Okay, so moving on. Supervision itself also I believe needs to take a kind of systemic, a broad wide-angle lens I sometimes call it. And for this reason, what is on this slide is a kind of summary of a model that I'm not particularly promoting but I like it because it holds me accountable to my own supervision in that it's now known as the seven eyed supervisor. I think it was originally called the double matrix model which just reflects that there are two systems. There's the client and the professional, the practitioner, overlapping with that practitioner becomes the supervisee and then there's the system that's the supervisee and the supervisor. And supervision can focus on very different aspects of the work. So these are the seven eyes if you like. Now a lot of supervision that I've experienced just sticks with No.1 or No.2. So supervision can spend the whole time just talking about the client or just talking about what the practitioner has been trying to do with the client.

But there are also these other aspects that are really important sometimes in supervision and the authors of this particular model, Hawkins and Shohet, would say that good supervision covers all of these. Probably not at the same time because that's challenging but over time we should be aware as supervisors of keeping our eyes on these different aspects of the work. And it raises for me the question of who decides what is talked about in supervision. All too often I think as supervisors we can get stuck on our own preferences or our practice habits. So, for example, I am fascinated by relational issues, and I can get stuck on No.3. I get really interested in what's happening between the client and the supervisee, practitioner. But that's my preference, it might not be all that helpful to the supervisee. So negotiating that together is something that I always enjoy to do at the beginning of supervision. But yes supervision also needs to be systemic.

So moving along. Supervision that's child-focused makes questions about children routine. I think that's obvious by now. It involves sitting alongside the client I reckon and interviewing the client as a parent. Asking about the kids, asking about any concerns, celebrations, strengths. It's important it's not just about concerns I reckon. But also asking about the relationship, how the adult client experiences being a parent, how they believe their children see them as a parent. Again genograms, stories, those reflective questions can be really useful in bringing the child's voice into the room. So for instance, if Toby was here, this is for the practitioner, asking the adult client, 'If Toby was here and I was to ask him what he loves most about spending time with you, what do you think he would say?' So the parent may not be able to directly answer that, that doesn't matter, but it gets her or him thinking about oh I wonder what they would say. May even ask the child. But it opens up the child, brings the child potentially into the room if they can't physically be there.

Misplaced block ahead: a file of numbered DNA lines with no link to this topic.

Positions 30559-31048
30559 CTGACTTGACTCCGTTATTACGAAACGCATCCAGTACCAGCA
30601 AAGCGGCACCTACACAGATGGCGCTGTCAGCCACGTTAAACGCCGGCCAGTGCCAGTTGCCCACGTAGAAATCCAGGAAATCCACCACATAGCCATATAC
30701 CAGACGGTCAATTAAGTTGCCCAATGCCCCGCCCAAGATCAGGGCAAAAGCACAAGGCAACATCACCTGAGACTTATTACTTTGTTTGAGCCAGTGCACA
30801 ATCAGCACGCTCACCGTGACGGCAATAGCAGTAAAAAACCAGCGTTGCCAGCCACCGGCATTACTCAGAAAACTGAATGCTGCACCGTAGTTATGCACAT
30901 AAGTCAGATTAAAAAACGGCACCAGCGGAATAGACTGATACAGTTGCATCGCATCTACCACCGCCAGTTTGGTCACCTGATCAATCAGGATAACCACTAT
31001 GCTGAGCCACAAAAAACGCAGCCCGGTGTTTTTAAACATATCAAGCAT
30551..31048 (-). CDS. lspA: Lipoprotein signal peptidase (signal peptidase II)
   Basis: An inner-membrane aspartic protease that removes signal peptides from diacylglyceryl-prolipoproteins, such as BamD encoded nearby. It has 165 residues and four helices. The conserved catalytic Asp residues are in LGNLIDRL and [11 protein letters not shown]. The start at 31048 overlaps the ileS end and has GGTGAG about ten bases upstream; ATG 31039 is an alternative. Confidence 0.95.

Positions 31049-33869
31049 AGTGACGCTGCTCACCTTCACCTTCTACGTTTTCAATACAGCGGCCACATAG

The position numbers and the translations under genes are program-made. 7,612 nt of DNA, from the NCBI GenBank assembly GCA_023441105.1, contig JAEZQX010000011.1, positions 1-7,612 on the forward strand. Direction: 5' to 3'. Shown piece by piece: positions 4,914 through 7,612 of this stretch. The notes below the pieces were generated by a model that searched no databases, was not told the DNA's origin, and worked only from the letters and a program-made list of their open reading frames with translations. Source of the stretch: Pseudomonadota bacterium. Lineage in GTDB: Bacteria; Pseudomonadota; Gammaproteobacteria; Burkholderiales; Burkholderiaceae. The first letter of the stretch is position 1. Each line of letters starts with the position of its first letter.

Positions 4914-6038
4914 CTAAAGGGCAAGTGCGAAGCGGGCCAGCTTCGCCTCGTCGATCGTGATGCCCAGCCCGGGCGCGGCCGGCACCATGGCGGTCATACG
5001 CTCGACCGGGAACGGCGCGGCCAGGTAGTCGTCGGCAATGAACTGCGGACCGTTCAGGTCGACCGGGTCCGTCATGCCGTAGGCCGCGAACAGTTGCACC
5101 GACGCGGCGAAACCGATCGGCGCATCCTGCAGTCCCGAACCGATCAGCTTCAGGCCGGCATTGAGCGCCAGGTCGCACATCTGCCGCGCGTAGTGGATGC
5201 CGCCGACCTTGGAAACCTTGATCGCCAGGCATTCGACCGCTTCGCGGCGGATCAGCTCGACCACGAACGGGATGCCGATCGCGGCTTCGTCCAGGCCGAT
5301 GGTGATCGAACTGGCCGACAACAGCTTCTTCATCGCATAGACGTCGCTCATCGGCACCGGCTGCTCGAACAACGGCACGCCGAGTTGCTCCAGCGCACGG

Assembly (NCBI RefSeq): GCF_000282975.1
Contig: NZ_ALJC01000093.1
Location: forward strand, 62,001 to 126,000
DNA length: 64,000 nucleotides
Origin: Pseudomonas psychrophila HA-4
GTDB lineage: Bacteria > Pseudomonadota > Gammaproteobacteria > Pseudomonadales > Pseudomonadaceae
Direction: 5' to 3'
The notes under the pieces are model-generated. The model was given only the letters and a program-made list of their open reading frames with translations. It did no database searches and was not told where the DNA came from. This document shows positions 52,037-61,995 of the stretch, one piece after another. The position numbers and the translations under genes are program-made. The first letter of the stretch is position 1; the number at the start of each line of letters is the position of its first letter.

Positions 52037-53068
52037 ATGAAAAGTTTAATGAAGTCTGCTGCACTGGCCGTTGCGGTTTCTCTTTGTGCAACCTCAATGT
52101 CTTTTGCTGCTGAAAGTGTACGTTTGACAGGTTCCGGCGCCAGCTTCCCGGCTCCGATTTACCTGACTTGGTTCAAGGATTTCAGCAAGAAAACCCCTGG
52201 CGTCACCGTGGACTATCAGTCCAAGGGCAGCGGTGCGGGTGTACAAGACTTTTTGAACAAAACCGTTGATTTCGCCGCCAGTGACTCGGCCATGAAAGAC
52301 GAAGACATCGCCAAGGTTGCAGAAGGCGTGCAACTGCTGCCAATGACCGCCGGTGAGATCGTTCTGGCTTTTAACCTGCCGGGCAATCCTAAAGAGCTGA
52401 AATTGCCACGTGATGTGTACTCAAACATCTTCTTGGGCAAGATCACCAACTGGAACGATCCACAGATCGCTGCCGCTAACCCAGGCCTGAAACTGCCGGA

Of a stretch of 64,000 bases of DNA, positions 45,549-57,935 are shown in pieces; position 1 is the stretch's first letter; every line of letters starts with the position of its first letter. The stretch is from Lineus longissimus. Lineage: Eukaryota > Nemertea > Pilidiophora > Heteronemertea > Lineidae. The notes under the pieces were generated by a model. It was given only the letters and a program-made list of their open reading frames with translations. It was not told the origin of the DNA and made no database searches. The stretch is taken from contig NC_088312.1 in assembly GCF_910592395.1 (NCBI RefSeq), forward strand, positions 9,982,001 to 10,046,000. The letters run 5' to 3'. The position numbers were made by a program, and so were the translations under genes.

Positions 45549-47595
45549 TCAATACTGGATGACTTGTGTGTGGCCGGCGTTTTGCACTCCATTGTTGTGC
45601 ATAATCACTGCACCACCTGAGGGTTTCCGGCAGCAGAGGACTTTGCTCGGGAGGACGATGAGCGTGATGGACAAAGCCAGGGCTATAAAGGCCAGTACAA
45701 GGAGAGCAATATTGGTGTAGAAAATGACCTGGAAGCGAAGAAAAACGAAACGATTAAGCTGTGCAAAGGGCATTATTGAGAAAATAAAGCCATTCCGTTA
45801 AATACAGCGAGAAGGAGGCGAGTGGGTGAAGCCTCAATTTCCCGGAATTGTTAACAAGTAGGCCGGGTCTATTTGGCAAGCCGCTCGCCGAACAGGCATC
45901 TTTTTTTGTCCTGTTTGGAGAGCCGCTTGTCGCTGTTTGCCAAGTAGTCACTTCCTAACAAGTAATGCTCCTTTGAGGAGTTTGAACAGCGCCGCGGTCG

MR DOLMAN: Can I just ask Pam, like in terms of asking those questions - - -


MR DOLMAN: - - - of practitioners - - -


MR DOLMAN: - - - as well, like what is it you're sort of hoping that will contribute to practitioners' work or understandings by ensuring those questions are part of supervision?

MS RYCROFT: Well yes to the practitioners themselves.


MS RYCROFT: It does two things I think Chris, well I'm hoping it does two things at the same time. It actually gets the practitioner curious about that child's voice and interested in okay yeah the bigger picture if you like. I wonder what it is like for that little person and what is the impact say of that mum's mental illness on that little person. And it also models at the same time that kind of questioning that hopefully the practitioner can take into their own work - - -


MS RYCROFT: - - - and ask for themselves. Because it's not – that kind of reflective questioning doesn't readily necessarily slip off the tongue but once you start to kind of get – you're guided by your own curiosity and genuine interest and that's important. So sometimes I do ask supervisees, 'What is it that you really would love to know about that little person and about what little person thinks?' And if that can be the guide then it will lead to some good reflective questions.

MR DOLMAN: Great thank you.

MS RYCROFT: I reckon Dan said something earlier too about how he used to put pressure on himself to be the expert if you like and to know everything that needs to be known. And I think this is – part of the message today is we need practitioners, as well as supervisors, need to take the pressure off themselves to be the expert but learn if they don't already, feel they can use their expertise in this way. It's much more about using their expertise to consult the client as a parent and to find – to look and listen for the parent's wisdom.

MR DOLMAN: Thank you for that.